Editor's pick: Top 10 apps for 2012

December 21, 2012

Although I only started this column in late October, I thought it would be a good idea to end the year with my top 10. Below are my picks, in no particular order. These are not endorsements of any app.

  1. Wing X Pro 7 (99 cents)—When multiple people send the same app as their must-have, then of course it had to be included on this list. Members waxed poetic about features including aviation moving maps, Zaon traffic integration, VFR sectionals, IFR low and hi en route charts, ADS-B Nexrad, geo-referenced approach charts, TFRs, and fuel prices. The app is free for a 30-day trial; after that, it costs $99.95 annually. Synthetic vision is a separate $99.95 annual subscription. Viewing your aircraft's location on an approach chart requires a $74.99 ChartData subscription. Fuel Prices require a $29.95 subscription. Wing X is available in Google Play.
  2. Garmin Pilot ($9.99/month)—Subscribers gain access to real-time data along your route or at airports, including radar, visible and infrared clouds, airmets, sigmets, and lightning. The app is available on Android .
  3. Sporty’s Learn to Fly Course ($249.00)—Now before you start hyperventilating about the price of this app, this is around the same price you’d pay for a 6-week ground school course. What you get with this app are really cool 3-D animations to explain key aviation concepts, a study guide cross-referenced to what you’ve been learning, and a complete lesson-by-lesson syllabus so you know what to expect. Sporty’s also guarantees that you’ll pass all three tests or they will refund your full purchase price. And as a working mother, I appreciate being able to take my lessons on my own schedule.
  4. LiveATC Air Radio ($2.99)—Back in May, Frederick Municipal Airport at AOPA’s headquarters in Frederick, Md., became a towered airport. I was nervous enough talking to ATC before the tower opened, but now, I’m still a bit of a nervous wreck. So this app (along with this free Air Safety Institute online course) has been a great tool to help me overcome my radio fears.
  5. X-Plane Flight Simulator for iPad ($9.99)—I thought my original flight instructor was a bit crazy when he recommended I get this app. But now I understand the method behind his madness. Besides being just a big pile of fun, you really can pick up techniques that can be used during the real thing.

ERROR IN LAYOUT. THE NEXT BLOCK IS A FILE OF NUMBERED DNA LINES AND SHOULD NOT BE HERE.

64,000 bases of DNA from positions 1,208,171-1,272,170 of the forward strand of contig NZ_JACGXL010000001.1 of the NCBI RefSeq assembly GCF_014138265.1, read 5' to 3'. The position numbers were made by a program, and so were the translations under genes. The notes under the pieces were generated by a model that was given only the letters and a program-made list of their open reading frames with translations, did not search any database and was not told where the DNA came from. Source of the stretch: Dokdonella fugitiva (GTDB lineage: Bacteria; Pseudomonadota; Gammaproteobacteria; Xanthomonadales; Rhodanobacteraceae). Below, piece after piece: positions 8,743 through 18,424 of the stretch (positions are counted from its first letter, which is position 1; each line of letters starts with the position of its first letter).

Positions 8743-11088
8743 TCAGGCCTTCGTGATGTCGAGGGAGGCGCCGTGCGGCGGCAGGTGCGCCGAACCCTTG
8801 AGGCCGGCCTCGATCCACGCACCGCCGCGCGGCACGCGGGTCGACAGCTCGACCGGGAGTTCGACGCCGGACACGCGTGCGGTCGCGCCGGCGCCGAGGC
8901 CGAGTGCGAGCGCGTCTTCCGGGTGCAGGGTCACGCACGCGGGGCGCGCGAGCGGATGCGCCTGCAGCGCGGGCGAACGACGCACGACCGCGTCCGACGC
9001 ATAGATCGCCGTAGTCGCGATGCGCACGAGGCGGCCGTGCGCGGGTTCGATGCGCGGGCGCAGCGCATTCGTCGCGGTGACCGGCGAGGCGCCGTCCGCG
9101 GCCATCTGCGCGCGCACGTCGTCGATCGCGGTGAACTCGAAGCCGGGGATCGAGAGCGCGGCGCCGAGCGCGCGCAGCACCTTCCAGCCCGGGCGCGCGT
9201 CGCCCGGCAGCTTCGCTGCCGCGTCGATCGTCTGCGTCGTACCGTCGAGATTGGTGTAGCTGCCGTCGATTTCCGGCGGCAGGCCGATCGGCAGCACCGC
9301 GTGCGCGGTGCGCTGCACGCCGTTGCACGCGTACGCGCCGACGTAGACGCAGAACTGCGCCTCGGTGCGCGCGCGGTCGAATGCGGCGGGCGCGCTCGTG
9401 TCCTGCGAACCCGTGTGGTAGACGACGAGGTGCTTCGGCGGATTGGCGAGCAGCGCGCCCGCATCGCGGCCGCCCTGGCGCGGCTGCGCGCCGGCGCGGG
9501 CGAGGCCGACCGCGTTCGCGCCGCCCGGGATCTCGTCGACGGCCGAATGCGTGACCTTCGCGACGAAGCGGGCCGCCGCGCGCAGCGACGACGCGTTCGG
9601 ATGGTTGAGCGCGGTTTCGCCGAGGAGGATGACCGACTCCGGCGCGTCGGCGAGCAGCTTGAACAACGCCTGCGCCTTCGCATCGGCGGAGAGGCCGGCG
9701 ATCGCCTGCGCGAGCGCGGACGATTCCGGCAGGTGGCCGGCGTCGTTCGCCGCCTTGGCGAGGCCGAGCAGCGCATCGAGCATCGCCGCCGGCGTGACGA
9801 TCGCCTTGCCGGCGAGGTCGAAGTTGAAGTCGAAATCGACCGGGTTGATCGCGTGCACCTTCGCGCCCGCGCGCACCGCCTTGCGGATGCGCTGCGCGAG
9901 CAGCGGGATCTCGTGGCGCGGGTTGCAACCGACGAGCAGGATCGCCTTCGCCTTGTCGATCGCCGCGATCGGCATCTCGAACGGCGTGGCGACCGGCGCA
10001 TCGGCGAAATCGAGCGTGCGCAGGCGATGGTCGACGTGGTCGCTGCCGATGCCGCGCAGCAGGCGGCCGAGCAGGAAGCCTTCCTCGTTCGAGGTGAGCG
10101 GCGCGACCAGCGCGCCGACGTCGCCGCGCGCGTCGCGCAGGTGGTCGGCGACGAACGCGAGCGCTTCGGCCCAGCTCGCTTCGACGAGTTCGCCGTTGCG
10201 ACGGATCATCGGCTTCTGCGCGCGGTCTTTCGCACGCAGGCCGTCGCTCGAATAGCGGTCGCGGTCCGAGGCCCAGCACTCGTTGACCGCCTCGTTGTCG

6. Cloud Ahoy (free)—This free app gets much love from those who want to review their training flights, but it does require an iPad or iPhone with GPS. A member said he can see all the maneuvers performed while keeping a level flight.
  7. Survival Pocket Ref By Double Dog Studios (99 cents)—You don’t want to think about survival skills in case of an accident, but this iPhone app helps you prepare for the worst. It offers 500 pages of information created by the U.S. Department of Defense, including first aid, building shelter, evasion tactics, and finding food and water.
  8. AirWX ($9.99)—This iPhone/iPad app came highly recommended by AOPA members on our Facebook page. It also has a 3.5 star rating in iTunes. Users can get the latest METARs, TAFs, and weather charts for airports across the United States. You can also see sectional charts and get a list of airports close to your current location. The information in the app is automatically updated monthly. The app is available on Android .
  9. ForeFlight Mobile —There are a lot of Foreflight fans out there. Members lauded this app for ease of use for sectionals, flight planning, GPS tracking, weather and filing VFR plans, among other things. The app is free, but an annual subscription starts at $74.99 a year for one pilot; ForeFlight pro starts at $149.99 a year. The Android version is ForeFlight Weather ($9.99), and only covers weather.
  10. Sporty’s Aviation Weight & Balance iPad/iPhone App ($9.99)—This app allows users to build unique aircraft or make use of a pre-defined template library covering more than 160 aircraft. It handles U.S. and metric measurements and alerts you when you’ve exceeded limitations.
Benét Wilson

Benét J. Wilson | AOPA eNewsletter and Social Media Editor

AOPA eNewsletter and Social Media Editor Benét J. Wilson joined AOPA in 2011. She is working on her private pilot certificate.